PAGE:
- 2016 Elections
- Special Reports
- Maps & Data
- Dear Abby
- Games & Puzzles
- Events & Exhibits
- Food & Drink
- Arts & Music
- Movies & TV
Not that most of us have time to ponder "what does it all mean?" questions anymore, especially since we must tweet, text and check our phones every three seconds, but have you ever wondered what provides fiber to a community?
(And it's not sprinkling Metamucil on the town green, either).
The answer: All of us. When we gather. When we celebrate. When we volunteer. When we mourn. When we cheer. And sports are somewhere in the great pot of stew. They bring us together. Sometimes, they reveal Lincoln's better angels of our nature. Sometimes … they don't.
But whether you follow local sports, loyally negotiating the morass of daily results in the newspaper, or barely offer a passing glance, you know that occasionally, a kid comes along that transcends it all.
Which is why Waterford owes a salute to Nolan Long, whose uniform won't bear the name of his hometown much longer.
It's easy to notice him, the tallest kid of them all during his days at Waterford High. It's part of his charm: that he sticks out. It happens when you are 6-foot-9. This is the story of a kid who stands out becoming a standout.
Long is playing American Legion Baseball for the next few weeks, giggling along with his Waterford teammates to the musings of new coach Mickey Amanti, a show unto himself. Long leaves July 8 for summer workouts and classes at Division I Wagner College on Staten Island, where he'll play basketball and baseball.
He might return on weekends to play for the Legion. Regardless, his time sporting the name "Waterford" on his uniform are on the 18th green.
Long, whose size qualifies him as Waterford's most aptly named kid ever as well, was the centerpiece of the only boys' basketball team in the 56-year history of the school to win a state championship. He was named Most Outstanding Player of the 2012 state tournament, where what felt like most of the town showed up and celebrated the Class M title at Mohegan Sun Arena.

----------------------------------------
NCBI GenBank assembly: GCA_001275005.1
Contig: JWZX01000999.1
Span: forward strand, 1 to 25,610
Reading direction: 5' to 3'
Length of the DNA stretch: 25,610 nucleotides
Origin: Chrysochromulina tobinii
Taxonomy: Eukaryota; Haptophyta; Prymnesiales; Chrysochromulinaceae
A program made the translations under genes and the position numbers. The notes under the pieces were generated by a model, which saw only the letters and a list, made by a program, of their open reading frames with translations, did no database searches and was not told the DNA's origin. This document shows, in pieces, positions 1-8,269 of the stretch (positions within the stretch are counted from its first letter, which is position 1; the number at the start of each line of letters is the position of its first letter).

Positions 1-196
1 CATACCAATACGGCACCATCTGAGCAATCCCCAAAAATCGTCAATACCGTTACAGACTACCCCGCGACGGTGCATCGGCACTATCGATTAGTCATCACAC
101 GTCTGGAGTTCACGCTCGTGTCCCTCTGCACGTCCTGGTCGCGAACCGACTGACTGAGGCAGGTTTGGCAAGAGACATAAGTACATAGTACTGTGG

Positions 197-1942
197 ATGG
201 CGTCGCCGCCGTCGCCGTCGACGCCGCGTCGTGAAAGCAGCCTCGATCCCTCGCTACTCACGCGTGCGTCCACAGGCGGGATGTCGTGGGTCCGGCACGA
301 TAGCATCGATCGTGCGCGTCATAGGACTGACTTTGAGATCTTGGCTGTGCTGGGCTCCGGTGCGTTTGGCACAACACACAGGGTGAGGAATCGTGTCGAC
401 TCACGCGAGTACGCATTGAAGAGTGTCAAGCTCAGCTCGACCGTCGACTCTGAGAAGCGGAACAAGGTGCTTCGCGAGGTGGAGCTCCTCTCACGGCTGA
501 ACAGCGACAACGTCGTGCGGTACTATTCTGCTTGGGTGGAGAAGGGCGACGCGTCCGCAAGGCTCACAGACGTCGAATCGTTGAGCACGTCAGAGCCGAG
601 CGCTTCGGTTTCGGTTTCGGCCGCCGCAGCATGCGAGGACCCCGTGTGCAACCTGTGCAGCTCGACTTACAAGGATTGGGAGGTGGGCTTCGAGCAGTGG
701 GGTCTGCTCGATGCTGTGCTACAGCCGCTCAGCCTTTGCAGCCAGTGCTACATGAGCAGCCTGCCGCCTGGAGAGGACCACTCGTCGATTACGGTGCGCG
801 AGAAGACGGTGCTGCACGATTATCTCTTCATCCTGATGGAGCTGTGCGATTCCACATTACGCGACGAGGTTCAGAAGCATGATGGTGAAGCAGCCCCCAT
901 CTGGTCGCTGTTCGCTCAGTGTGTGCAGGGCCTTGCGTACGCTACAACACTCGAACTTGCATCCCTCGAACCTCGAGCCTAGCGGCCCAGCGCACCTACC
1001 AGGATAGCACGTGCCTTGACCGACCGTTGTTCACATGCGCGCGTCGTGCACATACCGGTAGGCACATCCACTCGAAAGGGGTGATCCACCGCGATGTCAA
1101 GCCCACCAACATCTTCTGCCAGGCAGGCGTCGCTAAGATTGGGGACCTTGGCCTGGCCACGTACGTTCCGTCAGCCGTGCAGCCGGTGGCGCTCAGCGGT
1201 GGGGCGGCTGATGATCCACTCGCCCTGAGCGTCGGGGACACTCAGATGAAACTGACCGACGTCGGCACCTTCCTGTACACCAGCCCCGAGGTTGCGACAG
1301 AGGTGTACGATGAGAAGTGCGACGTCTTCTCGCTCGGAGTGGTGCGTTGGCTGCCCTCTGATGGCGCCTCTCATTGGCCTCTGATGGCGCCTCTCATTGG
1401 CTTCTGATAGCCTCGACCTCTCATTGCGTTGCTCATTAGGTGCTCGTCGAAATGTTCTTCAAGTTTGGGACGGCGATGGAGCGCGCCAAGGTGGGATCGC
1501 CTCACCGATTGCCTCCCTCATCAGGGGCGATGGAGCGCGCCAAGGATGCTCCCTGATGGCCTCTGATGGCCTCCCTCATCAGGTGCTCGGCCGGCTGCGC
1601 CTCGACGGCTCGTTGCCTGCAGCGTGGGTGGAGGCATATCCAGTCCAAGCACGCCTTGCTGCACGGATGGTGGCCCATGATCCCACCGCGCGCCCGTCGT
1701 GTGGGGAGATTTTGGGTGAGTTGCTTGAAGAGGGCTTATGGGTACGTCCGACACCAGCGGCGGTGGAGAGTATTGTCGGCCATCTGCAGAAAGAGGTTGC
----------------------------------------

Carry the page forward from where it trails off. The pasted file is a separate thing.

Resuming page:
Later that spring, the San Francisco Giants drafted him as a pitcher. Long decided to attend South Kent, a prep school in western Connecticut, and later chose Wagner.
All notable accomplishments. But they are athletic accomplishments. Many youngins, past and present, can trumpet those in the 06385. But Long's accomplishments transcended the "what." It was the "how."
His height dictated that eyes were perpetually affixed to him. So were expectations. And Long didn't merely deliver a basketball championship and a notable fastball, but a gentlemanly demeanor that, if you look around at recent developments in sports, is needed worse than an aorta.
Example: Long had just finished playing a game Wednesday night at Leary Field when he took some time to chat with a reporter. His little brother and sister, Jackson and Jenna, were about to leave. But they couldn't — and wouldn't — without making their way to the dugout to hug their big brother first. They wore priceless looks of hope and wonder little kids get sometimes, especially when they're looking at one of their heroes.
This just in: Not all siblings act like this. Some would have just left the ballpark. Some would have issued a courtesy wave from afar. Not in the Long household. And that is to be treasured.
Amanti, who has already watched Long defeat New London twice at the field bearing his father's name — Sal Amanti Field — is grateful the big fella decided to play, even if for a few weeks. Amanti knows he would have a powerhouse if everyone eligible to play for his team this summer decided to do so.
"But if you know Nolan and the family, you're not surprised," Amanti said. "Great people."
Long spent some time reminiscing about his time here Wednesday night. The championship is great, he said, but "just wearing the uniform" would be his No. 1 memory.
He's a good kid, that Nolan Long. He will be missed here. Note to all the other kids in and out of Waterford: You'd all do well to mimic his behavior on and off the field. Your communities would be better places.
This is the opinion of Day sports columnist Mike DiMauro.